“I listened:” A nurse case manager on addressing vaccine hesitancy

Published May 10, 2021

Ericka Newman’s job is to make sure patients don’t fall through the cracks after they come home from the hospital. Newman, a former ER nurse, is a nurse case manager for Blue Cross & Blue Shield of Rhode Island (BCBSRI). If a member has been to the emergency room or discharged from a longer hospital stay, she calls to check in, to see if the member has everything they need to keep healing. These days, that conversation includes asking whether a member has received a COVID-19 vaccine.

Why a patient declined to get the vaccine
A retired police officer had just come home from the hospital after being treated for a pulmonary embolism (a blood clot in the lungs). He had other health issues that made it difficult to leave the house, so Newman called to arrange medication home delivery, ensure his physical therapy and pain management plans were in place and that he had access to healthy food.

When the patient told Newman a visiting nurse offered him the vaccine but he declined, she asked why.

Your questions about the COVID-19 vaccines, answered


“He said that he believed that if he hadn’t contracted the virus in the hospital, there was little chance of catching it in the community,” says Newman. “He believed he could survive COVID if he did get it, which outweighed the risks of an unknown vaccine. And he’d been following some social media accounts that were spreading false information about the vaccine.”

At that point, Newman could have launched into a lecture about the benefits of the vaccine and false assumptions about the disease. But she didn’t.

Just listening, and providing the right facts, made the difference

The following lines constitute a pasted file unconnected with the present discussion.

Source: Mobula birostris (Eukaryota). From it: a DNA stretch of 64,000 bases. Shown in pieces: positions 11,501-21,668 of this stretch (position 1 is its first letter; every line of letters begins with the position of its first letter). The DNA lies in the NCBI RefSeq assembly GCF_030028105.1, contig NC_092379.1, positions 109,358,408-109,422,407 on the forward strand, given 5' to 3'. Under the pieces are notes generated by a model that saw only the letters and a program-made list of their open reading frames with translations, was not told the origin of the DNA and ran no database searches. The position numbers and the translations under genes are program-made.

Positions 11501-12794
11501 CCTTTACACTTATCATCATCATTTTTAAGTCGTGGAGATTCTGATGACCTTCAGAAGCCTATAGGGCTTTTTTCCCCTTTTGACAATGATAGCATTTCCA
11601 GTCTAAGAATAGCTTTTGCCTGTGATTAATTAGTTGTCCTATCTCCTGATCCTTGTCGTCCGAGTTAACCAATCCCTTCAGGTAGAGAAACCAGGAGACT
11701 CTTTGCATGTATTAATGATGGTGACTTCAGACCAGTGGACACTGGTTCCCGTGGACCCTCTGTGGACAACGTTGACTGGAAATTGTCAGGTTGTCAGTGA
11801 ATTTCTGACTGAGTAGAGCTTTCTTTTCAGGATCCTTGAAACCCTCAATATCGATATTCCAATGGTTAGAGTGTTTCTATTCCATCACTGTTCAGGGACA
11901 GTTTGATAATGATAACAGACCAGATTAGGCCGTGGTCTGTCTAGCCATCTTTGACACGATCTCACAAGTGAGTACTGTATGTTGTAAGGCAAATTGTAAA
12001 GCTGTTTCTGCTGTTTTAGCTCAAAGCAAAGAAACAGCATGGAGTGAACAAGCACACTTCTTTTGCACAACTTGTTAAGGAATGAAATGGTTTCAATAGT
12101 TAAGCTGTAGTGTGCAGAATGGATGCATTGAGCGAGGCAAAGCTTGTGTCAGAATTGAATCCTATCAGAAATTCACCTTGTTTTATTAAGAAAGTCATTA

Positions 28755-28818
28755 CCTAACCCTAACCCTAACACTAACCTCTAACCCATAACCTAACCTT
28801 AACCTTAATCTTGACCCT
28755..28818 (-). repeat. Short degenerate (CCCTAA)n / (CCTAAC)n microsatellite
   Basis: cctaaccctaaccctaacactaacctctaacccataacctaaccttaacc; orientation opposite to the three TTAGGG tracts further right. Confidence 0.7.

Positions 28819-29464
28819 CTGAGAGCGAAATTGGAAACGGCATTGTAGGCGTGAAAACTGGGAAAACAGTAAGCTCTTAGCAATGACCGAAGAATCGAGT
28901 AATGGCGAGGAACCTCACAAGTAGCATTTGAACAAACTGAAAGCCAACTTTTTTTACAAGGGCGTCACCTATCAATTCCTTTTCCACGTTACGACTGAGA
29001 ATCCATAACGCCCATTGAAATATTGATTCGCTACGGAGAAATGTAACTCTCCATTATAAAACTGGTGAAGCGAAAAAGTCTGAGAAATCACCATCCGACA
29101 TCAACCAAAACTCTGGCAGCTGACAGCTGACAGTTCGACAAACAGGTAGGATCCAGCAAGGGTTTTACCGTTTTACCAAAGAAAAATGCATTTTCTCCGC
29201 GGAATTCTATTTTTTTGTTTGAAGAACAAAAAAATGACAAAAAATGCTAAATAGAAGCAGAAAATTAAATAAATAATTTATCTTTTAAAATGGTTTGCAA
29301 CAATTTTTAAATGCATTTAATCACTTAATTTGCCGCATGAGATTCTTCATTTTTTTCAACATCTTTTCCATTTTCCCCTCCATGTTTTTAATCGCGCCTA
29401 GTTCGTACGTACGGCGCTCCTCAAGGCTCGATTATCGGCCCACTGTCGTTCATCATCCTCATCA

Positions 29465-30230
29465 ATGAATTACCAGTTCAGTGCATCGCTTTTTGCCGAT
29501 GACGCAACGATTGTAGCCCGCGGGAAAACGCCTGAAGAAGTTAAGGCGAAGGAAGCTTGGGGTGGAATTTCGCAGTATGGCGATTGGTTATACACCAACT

“I let him talk,” she says. “He said no one had taken the time to sit down and discuss it with him, to let him ask questions, without judgment.”

Next, Newman used a technique called motivational interviewing, which essentially means listening with empathy, asking questions and asking for permission to offer insights. “I provide evidence-based information and ask what they think.”

Newman shared the facts, but she made sure those facts would appeal to someone who had served his community for so long:

  • Getting vaccinated is your personal contribution to improving public health.
  • Improved public health means the economy can gets healthier.
  • The vaccine may help prevent a severe COVID infection.
  • Preventing a severe COVID infection may not only prevent death, but also the long term effects of COVID, which scientists are still studying.

Familiar faces arrived to administer the vaccine
Those facts made sense to the patient. He agreed to get the vaccine. Since he couldn’t leave the house, members of an ambulance crew came by to administer it. And in a small state like Rhode Island, where police and firefighters and EMTs often know each other or each other’s families, that made this retired police officer feel more comfortable. And in the end, he was relieved to have gotten the shot.

At a time when vaccination uptake is falling, in part because of hesitancy or mistrust, Newman and other case managers may be in one of the best positions to help: they can listen to a patient’s concerns, offer the facts, building trust one patient at a time.

Blue Cross & Blue Shield of Rhode Island is an independent licensee of the Blue Cross Blue Shield Association, an association of independent, locally operated Blue Cross and Blue Shield companies.

The Blue Cross Blue Shield Association is an association of 35 independent, locally operated Blue Cross and/or Blue Shield companies.